In Gullett v. Leaverton, 188 Ill.App. 66, it was said on page 68: "To recover for fraud and deceit all that is necessary to aver and prove is that the representations made were untrue, that the party making them knew them to be false, that the representations made were material to a transaction and were made with intent to deceive, that the party to whom the representations were made relied upon them as true, and was induced to act by reason of such representations and was misled and damaged thereby."

The complaint, as set forth in the pleadings, clearly and concisely contains sufficient information to inform the defendant of the nature of plaintiffs' claim. Modern discovery practices will enable defendant to secure, well in advance of trial, sufficient additional details, if needed, to adequately prepare his defense. The amended complaint does not fail under the Civil Practice Act.

[3, 4] It cannot be said with finality and solely as a matter of law that the statements made by the defendant at the time of sale, as alleged in the amended complaint, were merely statements of opinion which were not material to the transaction nor were not relied upon by the plaintiffs in making their purchase. These statements, made by the builder himself, quite reasonably, in the minds of prudent men, could be construed to the contrary, when the circumstances surrounding their making are taken into consideration. Nor can it be said with finality and as a matter of law that prudent men would not have relied upon such statements. The exact form and wording of the alleged statements, the manner in which they were said, the circumstances surrounding their making, the respective knowledge of the parties relative to the transaction itself, all may bear upon the application of the principles above set forth. 23 Am. Jur., Fraud and Deceit, page 784. Whether or not these principles shall be applied to the defendant in this case and liability be imposed upon him should be determined from the evidence by the trier of facts. In our view the elements of actionable fraud were sufficiently alleged to entitle the plaintiffs to a hearing on the merits. Howell v. Wyatt, 168 Ill.App. 651. Courts should not treat lightly the directive of the Civil Practice Act that pleadings should be liberally construed so as to do substantial justice between the parties.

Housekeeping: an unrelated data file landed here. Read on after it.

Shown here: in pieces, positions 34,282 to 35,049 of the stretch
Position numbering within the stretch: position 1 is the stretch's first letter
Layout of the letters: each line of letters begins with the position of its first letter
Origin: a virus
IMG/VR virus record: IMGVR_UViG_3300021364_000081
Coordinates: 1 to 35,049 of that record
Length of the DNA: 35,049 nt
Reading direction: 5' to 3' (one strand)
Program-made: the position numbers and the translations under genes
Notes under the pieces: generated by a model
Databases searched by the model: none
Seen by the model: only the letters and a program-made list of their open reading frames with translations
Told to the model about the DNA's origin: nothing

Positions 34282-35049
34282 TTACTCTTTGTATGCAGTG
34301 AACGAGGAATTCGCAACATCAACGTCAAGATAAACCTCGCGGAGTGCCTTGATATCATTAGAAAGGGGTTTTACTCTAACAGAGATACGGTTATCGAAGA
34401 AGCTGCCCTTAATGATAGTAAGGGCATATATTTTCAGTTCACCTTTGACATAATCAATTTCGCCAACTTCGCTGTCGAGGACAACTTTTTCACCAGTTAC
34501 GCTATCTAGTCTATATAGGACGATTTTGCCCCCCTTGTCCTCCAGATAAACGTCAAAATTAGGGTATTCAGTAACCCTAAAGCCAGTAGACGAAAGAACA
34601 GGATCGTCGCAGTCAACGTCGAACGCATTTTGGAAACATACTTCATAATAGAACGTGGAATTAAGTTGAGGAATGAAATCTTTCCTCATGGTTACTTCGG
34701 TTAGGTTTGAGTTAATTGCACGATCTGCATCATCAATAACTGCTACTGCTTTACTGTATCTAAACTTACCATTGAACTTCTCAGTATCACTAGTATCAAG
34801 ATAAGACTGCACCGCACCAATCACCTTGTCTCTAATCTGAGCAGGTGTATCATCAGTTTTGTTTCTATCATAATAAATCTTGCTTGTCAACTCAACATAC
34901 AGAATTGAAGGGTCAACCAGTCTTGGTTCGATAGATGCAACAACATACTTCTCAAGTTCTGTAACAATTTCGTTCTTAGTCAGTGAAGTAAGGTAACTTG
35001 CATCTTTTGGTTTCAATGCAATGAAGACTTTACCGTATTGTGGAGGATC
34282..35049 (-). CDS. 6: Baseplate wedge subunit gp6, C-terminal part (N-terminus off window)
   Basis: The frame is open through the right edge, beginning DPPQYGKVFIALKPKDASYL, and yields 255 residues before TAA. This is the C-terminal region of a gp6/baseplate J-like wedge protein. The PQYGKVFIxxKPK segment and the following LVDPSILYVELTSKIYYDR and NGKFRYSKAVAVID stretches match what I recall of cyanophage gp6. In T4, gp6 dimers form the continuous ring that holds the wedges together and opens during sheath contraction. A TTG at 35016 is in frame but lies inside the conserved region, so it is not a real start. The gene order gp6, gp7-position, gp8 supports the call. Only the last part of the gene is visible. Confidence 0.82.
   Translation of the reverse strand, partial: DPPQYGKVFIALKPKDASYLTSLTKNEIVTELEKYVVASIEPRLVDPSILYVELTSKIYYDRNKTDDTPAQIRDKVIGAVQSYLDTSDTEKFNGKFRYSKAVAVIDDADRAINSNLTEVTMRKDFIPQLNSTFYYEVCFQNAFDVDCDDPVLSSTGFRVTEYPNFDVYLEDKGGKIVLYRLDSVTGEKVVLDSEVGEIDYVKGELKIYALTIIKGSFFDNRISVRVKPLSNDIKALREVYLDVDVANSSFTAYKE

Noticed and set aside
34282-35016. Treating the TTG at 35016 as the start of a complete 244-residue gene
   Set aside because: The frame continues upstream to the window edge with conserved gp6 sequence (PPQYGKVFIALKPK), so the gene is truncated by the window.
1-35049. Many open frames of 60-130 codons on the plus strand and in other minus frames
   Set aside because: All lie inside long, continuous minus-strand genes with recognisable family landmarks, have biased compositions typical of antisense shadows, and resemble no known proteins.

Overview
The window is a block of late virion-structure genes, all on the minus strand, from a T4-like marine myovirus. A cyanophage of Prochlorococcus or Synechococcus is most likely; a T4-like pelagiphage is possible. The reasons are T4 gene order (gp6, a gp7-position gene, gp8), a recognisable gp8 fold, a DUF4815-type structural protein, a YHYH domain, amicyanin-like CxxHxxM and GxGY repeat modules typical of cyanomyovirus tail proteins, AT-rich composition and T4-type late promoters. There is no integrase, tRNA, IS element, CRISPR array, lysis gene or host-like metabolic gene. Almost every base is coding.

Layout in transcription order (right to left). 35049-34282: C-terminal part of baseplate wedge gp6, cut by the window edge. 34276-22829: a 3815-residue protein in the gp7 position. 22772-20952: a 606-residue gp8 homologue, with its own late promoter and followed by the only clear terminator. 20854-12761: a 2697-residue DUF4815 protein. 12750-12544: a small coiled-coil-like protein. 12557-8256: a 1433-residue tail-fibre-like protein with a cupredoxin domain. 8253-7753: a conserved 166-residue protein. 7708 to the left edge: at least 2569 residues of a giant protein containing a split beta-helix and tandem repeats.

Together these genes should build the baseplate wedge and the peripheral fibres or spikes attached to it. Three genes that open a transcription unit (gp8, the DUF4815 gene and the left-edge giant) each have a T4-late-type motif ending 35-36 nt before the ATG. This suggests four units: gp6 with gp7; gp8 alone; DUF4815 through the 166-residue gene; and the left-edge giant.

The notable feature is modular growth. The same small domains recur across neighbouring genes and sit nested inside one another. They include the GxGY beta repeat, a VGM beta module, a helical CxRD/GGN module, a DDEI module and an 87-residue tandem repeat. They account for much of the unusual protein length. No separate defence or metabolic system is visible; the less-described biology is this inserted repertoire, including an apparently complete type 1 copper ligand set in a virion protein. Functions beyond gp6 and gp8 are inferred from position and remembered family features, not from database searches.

The amended complaint sets forth, specifically, many items of alleged damage. However, none of these claims for damages were attacked, and therefore are not before this court. This opinion should not be taken as approving the propriety of any of said items of damage. Rather, in assessing damages after a hearing on the merits, if there be liability, the court should apply the usual rule in actions in tort based upon fraud and deceit.

For the reasons above set forth the order of dismissal is reversed and the cause remanded for further proceedings.

Reversed and remanded.